Sep 15 2015 - 1:28 pm

Fnatic CEO: 'We have an interest in an American team'

One of the foremost organizations in European esports is looking to expand into North America
Dot Esports
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One of the foremost organizations in European esports is looking to expand into North America.

That's according to new Fnatic CEO Wouter Sleijffers, who sat down with the Daily Dot at this year’s Esports Conference. Sleijffers joined Fnatic earlier this year to take over as the organization’s chief executive officer. Fnatic is hoping he can bring a fresh perspective to one of the most storied teams in competitive gaming.

Sleijffers previous worked in marketing for Skrill, an e-commerce company based in the United Kingdom. He’s now looking to use his proven skills in brand management and promotion to take Fnatic to the next level.

The Daily Dot: What was your understanding of esports prior to getting involved with Fnatic?

Wouter Sleijffers: Not much more than the average esports outsider. I knew the scene and industry were there, but I didn’t know the whole history of esports.

How did you first come into contact with Fnatic?

I got in touch with Fnatic when I was at Skrill working in marketing. Fnatic came to Skrill to make a presentation. There I met Patrik “cArn” Sattermon and that's how esports was first presented to me, as well as who Fnatic was and how exciting the esports industry really is.

How did that lead to your getting directly involved with the organization?

Skrill went through some organizational changes and after five years it just wasn't the same thing anymore. It went from a "fin tech" to a financial services company. It wasn’t where I wanted to be. I decided to move on, and we had an agreement in place while they were looking for a replacement so I had some time and I reached out to Fnatic.

I loved what they were doing and asked what I could do with them. I started as many others have in this industry, just being passionate about esports and asking how I could contribute.

How did that turn into your becoming the CEO?

What I didn’t know was that Fnatic had grown so much, the business was growing, there were more people involved in it. They were looking for someone who could not only do the day-to-day management of the organization but also help Fnatic grow further both as a business and as a brand.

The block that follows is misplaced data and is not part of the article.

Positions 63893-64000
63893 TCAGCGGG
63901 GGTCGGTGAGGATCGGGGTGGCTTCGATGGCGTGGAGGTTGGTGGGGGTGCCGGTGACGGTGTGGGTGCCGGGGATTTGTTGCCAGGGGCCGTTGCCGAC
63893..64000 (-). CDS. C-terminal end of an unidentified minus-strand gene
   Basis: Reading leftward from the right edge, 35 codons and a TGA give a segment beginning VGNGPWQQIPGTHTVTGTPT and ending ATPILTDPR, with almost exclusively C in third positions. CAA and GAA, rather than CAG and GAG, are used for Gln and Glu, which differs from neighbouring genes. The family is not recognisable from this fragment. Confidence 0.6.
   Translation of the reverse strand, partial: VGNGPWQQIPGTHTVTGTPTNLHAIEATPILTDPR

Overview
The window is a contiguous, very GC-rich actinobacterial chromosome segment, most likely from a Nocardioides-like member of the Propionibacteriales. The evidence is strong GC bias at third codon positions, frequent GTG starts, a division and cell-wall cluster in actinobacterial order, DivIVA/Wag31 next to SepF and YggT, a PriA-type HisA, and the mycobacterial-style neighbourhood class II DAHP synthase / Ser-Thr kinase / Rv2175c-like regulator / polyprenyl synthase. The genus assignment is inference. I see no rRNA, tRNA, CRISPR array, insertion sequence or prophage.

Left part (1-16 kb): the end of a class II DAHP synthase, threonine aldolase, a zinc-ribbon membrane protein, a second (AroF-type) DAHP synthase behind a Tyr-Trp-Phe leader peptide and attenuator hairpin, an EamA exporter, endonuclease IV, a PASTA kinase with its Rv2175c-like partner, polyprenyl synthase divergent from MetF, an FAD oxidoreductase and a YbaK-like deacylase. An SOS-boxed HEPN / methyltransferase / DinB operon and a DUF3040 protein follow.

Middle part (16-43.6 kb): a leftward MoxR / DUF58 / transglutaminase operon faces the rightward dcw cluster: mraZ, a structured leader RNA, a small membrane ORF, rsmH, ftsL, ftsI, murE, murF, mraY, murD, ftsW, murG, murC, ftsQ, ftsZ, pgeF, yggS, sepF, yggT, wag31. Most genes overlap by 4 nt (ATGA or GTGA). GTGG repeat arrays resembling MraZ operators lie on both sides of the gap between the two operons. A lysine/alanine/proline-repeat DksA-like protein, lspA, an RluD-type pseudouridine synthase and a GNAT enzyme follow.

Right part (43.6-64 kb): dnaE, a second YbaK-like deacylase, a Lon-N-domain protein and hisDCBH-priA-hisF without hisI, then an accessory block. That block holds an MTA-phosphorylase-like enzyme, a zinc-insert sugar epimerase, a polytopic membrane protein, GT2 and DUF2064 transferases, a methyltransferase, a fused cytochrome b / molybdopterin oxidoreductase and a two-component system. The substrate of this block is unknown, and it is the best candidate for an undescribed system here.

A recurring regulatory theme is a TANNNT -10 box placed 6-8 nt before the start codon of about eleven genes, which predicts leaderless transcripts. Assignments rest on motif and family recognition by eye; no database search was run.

What needed improvement at Fnatic?

To bring certain standard practices to the business. Fnatic, as many of the other esports organizations have, grew organically from a team of gamers passionate about what they were doing to being more successful and getting together with other teams. They began working on other content and social media, and volunteers become paid employees.

Eventually you get to a point where to grow further you realize that you’re now a business and you’ve got to get some structures in place. Someone has to look after finances, human resources and content.

What do you think was Fnatic’s motivation for looking outside the industry for their new CEO?

For Fnatic, they deliberately looked for someone who didn't have years of experience and can bring a fresh eye to look at things. Someone with experience with other industries.

So what is your role with the team, in practice?

To help Fnatic grow as a global brand. Our vision is to grow out as an authentic and global lifestyle brand in esports. To help set the organization in place to achieve that ambition. I have a responsibility over the teams and the games in which we're present, and at times which players we have.

Do you have a say in player movements?

We do talk through roster changes and what to do moving forward, but my basic question to Patrik is, ‘What does it mean for us as a brand? What does it mean for us in terms of audience and reach?’ It's the business approach of us being a brand and helping to achieve our ambition.

Speaking of reach, is it possible that you would expand Fnatic to North America?

We feel we can make a significant presence in other regions. If you look at our Dota 2 team in Southeast Asia, that’s another interesting region for esports.

The United States is probably the number one market for esports. In order to have a relevance in that market you have to be present there, which we’re not yet. The most likely way to do that is to have a team, or multiple teams, in the United States.

So you are looking to acquire an American team?

We have an interest in an American team. Yes, I would say that.

What’s the next step for Fnatic’s growth?

To keep growing as a global esports organization and brand as opposed to being perceived as a strictly European organization.

And what’s your goal once you accomplish that?

It’s about delivering a stellar experience to esports enthusiasts and our followers in terms of content and the products that tie into our core values.

What do you think is the next big goal for the industry at large?

Being more professional. And that doesn't mean being corporate. It means that you have a clear focus, you deliver on your promises, you take note of everyone’s interest and make the best effort you can in order to achieve your own ambition, whether it be players or employees.

And more cooperation between esports organizations. We highly value our relationships with other teams because we still need to jointly develop the industry, and the way bigger [non-esports] brands and organizations perceive esports.

Photos via ESL, Riot Games, and Valve | Remix by Jacob Wolf

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